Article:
Is the pimpl idiom used in c#?
That depends on what you mean by this idiom.
The idiom in question is essentially to separate the implementation details of a type into one class, and the public surface area into a wrapper class that simply holds onto a pointer to the implementation class.
This has two benefits.
First, in C++ it can lead to improvements in compile time because consumers of the public surface area need only to parse the header file containing the public surface area; they need not parse the header file containing the implementation details.
Second, it leads to a very clean separation of interface from implementation; the implementation can change utterly without there ever being any impact upon the consumer, because the consumer never sees the implementation details.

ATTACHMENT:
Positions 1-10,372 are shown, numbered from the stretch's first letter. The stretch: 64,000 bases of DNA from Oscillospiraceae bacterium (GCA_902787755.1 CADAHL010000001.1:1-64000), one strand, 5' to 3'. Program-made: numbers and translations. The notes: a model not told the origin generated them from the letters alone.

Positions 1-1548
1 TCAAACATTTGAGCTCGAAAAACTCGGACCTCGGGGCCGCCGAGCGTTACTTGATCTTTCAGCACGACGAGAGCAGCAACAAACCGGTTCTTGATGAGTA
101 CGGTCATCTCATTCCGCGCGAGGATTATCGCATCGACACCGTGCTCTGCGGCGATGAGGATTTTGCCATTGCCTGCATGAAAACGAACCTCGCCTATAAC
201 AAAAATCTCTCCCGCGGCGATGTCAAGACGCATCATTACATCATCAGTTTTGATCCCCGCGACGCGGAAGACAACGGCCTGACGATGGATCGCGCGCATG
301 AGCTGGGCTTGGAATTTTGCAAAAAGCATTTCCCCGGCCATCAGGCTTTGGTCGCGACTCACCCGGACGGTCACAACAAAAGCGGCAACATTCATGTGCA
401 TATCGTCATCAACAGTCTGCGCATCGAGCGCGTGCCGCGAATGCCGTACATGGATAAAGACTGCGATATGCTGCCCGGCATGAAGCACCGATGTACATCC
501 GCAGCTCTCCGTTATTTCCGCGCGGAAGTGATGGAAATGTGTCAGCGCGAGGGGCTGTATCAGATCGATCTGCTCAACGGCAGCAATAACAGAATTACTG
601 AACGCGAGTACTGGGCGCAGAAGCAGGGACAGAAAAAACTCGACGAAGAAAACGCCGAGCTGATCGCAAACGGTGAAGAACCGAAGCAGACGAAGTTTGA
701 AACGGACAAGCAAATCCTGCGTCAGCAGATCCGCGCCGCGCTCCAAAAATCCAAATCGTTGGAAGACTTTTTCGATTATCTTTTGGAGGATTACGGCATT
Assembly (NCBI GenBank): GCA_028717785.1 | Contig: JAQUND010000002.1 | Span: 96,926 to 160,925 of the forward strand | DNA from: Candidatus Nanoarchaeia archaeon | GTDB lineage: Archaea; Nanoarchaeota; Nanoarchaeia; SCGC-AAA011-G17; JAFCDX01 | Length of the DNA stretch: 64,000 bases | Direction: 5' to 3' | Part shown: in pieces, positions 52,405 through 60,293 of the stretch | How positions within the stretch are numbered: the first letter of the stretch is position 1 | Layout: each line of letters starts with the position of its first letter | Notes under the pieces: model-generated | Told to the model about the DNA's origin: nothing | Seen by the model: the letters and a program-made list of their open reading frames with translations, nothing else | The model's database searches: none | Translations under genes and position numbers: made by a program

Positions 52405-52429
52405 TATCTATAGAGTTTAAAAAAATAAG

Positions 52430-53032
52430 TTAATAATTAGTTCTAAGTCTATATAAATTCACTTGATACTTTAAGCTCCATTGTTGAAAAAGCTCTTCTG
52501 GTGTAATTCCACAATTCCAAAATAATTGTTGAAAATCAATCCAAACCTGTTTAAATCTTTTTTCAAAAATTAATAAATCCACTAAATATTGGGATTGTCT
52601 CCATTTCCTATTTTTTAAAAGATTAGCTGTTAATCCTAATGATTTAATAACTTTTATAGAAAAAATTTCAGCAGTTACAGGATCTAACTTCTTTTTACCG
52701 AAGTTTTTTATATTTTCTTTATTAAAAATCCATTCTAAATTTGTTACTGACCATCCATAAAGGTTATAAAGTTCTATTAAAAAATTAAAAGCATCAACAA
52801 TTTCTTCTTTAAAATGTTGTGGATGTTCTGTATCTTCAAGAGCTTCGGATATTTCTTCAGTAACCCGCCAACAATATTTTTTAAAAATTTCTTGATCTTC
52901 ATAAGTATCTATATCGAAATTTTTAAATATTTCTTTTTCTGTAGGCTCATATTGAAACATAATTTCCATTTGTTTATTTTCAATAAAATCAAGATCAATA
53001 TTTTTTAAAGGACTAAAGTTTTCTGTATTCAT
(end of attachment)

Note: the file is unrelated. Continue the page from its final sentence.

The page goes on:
The first benefit is of no matter in C#. The C# compiler is fast. (In large part of course because the language was designed to be fast to compile.)
The second benefit is of considerable use in C#. In C# the idiomatic way to implement this pattern would be to make a private nested class that does the "real" work and a public class that is just a facade with the public surface area.
A technique I particularly like in C# is to make the public class the base class of the private nested class, give the base class a private constructor to prevent third party extension, and use the factory pattern to hand out instances of the private nested class.
I don't really understand why the same thing can't be done with C++.
Then I encourage you to attempt to write a C++ compiler that does so. You'll either succeed in creating a much faster C++ compiler, or you'll find out why the same thing cannot be done in C++. You benefit either way!